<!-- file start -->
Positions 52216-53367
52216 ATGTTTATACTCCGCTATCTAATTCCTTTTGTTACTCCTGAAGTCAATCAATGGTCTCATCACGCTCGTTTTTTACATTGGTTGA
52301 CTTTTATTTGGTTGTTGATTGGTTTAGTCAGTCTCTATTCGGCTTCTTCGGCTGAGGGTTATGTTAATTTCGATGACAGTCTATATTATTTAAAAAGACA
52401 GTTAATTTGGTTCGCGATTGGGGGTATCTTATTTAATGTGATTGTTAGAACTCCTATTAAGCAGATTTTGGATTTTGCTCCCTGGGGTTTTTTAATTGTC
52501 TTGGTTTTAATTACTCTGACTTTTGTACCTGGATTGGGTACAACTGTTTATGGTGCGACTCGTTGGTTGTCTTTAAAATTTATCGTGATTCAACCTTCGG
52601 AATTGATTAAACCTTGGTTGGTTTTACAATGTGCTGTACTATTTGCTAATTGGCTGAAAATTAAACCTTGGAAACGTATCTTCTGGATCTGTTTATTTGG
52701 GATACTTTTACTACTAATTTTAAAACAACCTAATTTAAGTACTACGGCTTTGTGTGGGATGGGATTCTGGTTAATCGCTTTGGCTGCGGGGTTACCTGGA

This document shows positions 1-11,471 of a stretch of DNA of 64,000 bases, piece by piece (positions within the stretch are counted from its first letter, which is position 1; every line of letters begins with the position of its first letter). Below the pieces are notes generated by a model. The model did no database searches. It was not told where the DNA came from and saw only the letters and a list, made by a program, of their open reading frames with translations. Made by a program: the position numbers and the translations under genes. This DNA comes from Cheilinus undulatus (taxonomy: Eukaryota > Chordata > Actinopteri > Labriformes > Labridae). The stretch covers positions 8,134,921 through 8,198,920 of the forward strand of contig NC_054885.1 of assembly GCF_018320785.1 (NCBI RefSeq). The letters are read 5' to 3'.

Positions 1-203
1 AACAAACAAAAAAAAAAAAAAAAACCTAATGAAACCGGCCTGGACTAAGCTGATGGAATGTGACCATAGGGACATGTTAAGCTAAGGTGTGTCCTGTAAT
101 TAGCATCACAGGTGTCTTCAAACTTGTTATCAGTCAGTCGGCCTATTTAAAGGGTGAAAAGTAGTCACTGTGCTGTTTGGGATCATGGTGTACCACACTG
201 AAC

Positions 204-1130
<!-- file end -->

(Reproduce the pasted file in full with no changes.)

Positions 52216-53367
52216 ATGTTTATACTCCGCTATCTAATTCCTTTTGTTACTCCTGAAGTCAATCAATGGTCTCATCACGCTCGTTTTTTACATTGGTTGA
52301 CTTTTATTTGGTTGTTGATTGGTTTAGTCAGTCTCTATTCGGCTTCTTCGGCTGAGGGTTATGTTAATTTCGATGACAGTCTATATTATTTAAAAAGACA
52401 GTTAATTTGGTTCGCGATTGGGGGTATCTTATTTAATGTGATTGTTAGAACTCCTATTAAGCAGATTTTGGATTTTGCTCCCTGGGGTTTTTTAATTGTC
52501 TTGGTTTTAATTACTCTGACTTTTGTACCTGGATTGGGTACAACTGTTTATGGTGCGACTCGTTGGTTGTCTTTAAAATTTATCGTGATTCAACCTTCGG
52601 AATTGATTAAACCTTGGTTGGTTTTACAATGTGCTGTACTATTTGCTAATTGGCTGAAAATTAAACCTTGGAAACGTATCTTCTGGATCTGTTTATTTGG
52701 GATACTTTTACTACTAATTTTAAAACAACCTAATTTAAGTACTACGGCTTTGTGTGGGATGGGATTCTGGTTAATCGCTTTGGCTGCGGGGTTACCTGGA

This document shows positions 1-11,471 of a stretch of DNA of 64,000 bases, piece by piece (positions within the stretch are counted from its first letter, which is position 1; every line of letters begins with the position of its first letter). Below the pieces are notes generated by a model. The model did no database searches. It was not told where the DNA came from and saw only the letters and a list, made by a program, of their open reading frames with translations. Made by a program: the position numbers and the translations under genes. This DNA comes from Cheilinus undulatus (taxonomy: Eukaryota > Chordata > Actinopteri > Labriformes > Labridae). The stretch covers positions 8,134,921 through 8,198,920 of the forward strand of contig NC_054885.1 of assembly GCF_018320785.1 (NCBI RefSeq). The letters are read 5' to 3'.

Positions 1-203
1 AACAAACAAAAAAAAAAAAAAAAACCTAATGAAACCGGCCTGGACTAAGCTGATGGAATGTGACCATAGGGACATGTTAAGCTAAGGTGTGTCCTGTAAT
101 TAGCATCACAGGTGTCTTCAAACTTGTTATCAGTCAGTCGGCCTATTTAAAGGGTGAAAAGTAGTCACTGTGCTGTTTGGGATCATGGTGTACCACACTG
201 AAC

Positions 204-1130